DEAR ABBY: My brother, “Kevin,” came out at the age of 30. Now, 20 years later, I have a son who would like to stay with my brother for a few months while working a job nearby. We have never discussed that Kevin is gay. I had no idea when he came out to me. No one ever asked me about it other than my mother, who goes on and on when we are alone about “how could this have happened?”
The news did not change anything for me. I love my brother for the kind, loving, hardworking person he is. He is always welcome in my home, but my parents refuse to accept any of his friends, so he never brings anyone along. People still sometimes ask me if they can set up a girl for Kevin to date, so I don’t think most people know he is gay. He told me that if anyone questioned me about his sexual orientation to tell them to ask him in person, so it’s a topic I never bring up.
Should I talk to my son about his uncle being gay before he moves in with him? My brother lives alone with his dog in a nice house with extra rooms. — CAUTIOUS IN PENNSYLVANIA
DEAR CAUTIOUS: Talking to your son may not be necessary. If he and his uncle have agreed on the living arrangement, the chances are good that the subject has already been mentioned or is not an issue.
DEAR ABBY: I know a girl through work I’ll call Lydia. She is a hard worker and a great mom and wife. She has a loving husband and three great children under 19. Her youngest just started driving. Lydia hosts all the parties and holidays. Everyone thinks she has a perfect life, and she’s the Rock of Gibraltar. If anyone has a problem, they go to her.
Not long after I started working here, there was a terrible tragedy in Lydia’s family (it didn’t involve her husband or children, but another relative). She is very depressed and doesn’t seem to be able to pull herself out of it. I know everyone is busy with their own lives, but how can I get her friends — or anyone — to help her through this?
Abby, she is such a beautiful and kind person, I feel terrible for her. I have only been at this job six months, and I don’t really know anyone. She never talks about it at work. But I can see the difference in her. — LENDING A HAND IN NEW YORK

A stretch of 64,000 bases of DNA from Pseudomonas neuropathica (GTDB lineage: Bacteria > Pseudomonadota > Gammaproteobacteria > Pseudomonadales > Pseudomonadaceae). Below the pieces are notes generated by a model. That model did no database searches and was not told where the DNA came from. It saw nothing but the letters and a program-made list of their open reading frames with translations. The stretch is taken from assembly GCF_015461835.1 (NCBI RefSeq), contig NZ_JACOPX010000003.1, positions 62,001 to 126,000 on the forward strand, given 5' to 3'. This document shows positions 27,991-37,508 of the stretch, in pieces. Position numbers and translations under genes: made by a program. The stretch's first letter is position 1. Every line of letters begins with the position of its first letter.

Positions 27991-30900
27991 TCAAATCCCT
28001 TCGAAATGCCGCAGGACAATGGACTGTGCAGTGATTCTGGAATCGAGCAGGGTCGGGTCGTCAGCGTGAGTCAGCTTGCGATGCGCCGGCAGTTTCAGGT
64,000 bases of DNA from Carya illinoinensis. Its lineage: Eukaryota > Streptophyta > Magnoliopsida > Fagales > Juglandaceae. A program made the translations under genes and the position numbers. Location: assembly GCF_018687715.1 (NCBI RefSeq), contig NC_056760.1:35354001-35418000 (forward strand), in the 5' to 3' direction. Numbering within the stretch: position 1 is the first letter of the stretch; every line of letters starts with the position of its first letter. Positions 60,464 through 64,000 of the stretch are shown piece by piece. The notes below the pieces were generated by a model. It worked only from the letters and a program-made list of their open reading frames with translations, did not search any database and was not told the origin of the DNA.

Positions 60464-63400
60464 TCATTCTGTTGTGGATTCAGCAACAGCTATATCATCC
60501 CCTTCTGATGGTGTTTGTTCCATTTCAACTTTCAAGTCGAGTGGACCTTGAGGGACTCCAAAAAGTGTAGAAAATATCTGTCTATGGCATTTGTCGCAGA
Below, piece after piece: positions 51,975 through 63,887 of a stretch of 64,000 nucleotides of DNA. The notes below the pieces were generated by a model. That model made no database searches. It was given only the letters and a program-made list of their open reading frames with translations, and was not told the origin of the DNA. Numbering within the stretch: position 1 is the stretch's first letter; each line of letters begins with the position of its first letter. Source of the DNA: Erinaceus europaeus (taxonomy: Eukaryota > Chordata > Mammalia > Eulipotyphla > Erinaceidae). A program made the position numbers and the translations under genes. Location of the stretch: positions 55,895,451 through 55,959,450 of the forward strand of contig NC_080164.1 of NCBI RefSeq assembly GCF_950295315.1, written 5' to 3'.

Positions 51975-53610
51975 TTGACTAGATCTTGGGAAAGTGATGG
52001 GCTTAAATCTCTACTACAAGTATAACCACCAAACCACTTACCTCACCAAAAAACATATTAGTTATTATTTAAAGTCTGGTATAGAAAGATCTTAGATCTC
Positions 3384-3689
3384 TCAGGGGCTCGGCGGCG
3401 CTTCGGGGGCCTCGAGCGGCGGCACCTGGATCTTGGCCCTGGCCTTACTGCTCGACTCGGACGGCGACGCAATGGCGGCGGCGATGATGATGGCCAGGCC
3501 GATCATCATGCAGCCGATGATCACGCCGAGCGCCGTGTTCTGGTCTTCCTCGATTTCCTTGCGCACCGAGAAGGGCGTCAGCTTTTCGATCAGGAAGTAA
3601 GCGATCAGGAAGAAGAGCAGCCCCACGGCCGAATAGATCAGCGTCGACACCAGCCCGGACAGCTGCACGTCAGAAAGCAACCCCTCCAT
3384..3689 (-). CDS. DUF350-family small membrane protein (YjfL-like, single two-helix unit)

DEAR LENDING: You are kind to want to help Lydia. Because you are concerned about her, speak to her privately. Tell her how terrific you think she is, and you know she has been going through a difficult time. Then tell her that if she wants to talk or there is anything you can do to help, all she has to do is let you know.
DEAR ABBY: Please help settle a debate, and let me know if I am right or wrong. Is it rude to drop my girlfriend off at the door of a restaurant and go and park the car? When I walk in, she is already seated, and I have to go and look for her. — RUDE IN MICHIGAN
DEAR RUDE: If the weather is bad, leaving your girlfriend at the door of the restaurant while you park the car is considerate. If having to look for her bothers you, she should tell the host or hostess that her friend will be in in a minute and to please let him know where she is seated. Her being seated is actually a help. She should also keep her eye on the front door and, when you come through, flag you to where she is sitting.
Dear Abby is written by Abigail Van Buren, also known as Jeanne Phillips, and was founded by her mother, Pauline Phillips. Contact Dear Abby at www.DearAbby.com or P.O. Box 69440, Los Angeles, CA 90069.
Good advice for everyone — teens to seniors — is in “The Anger in All of Us and How to Deal With It.” To order, send your name and mailing address, plus check or money order for $8 (U.S. funds), to: Dear Abby, Anger Booklet, P.O. Box 447, Mount Morris, IL 61054-0447. (Shipping and handling are included in the price.)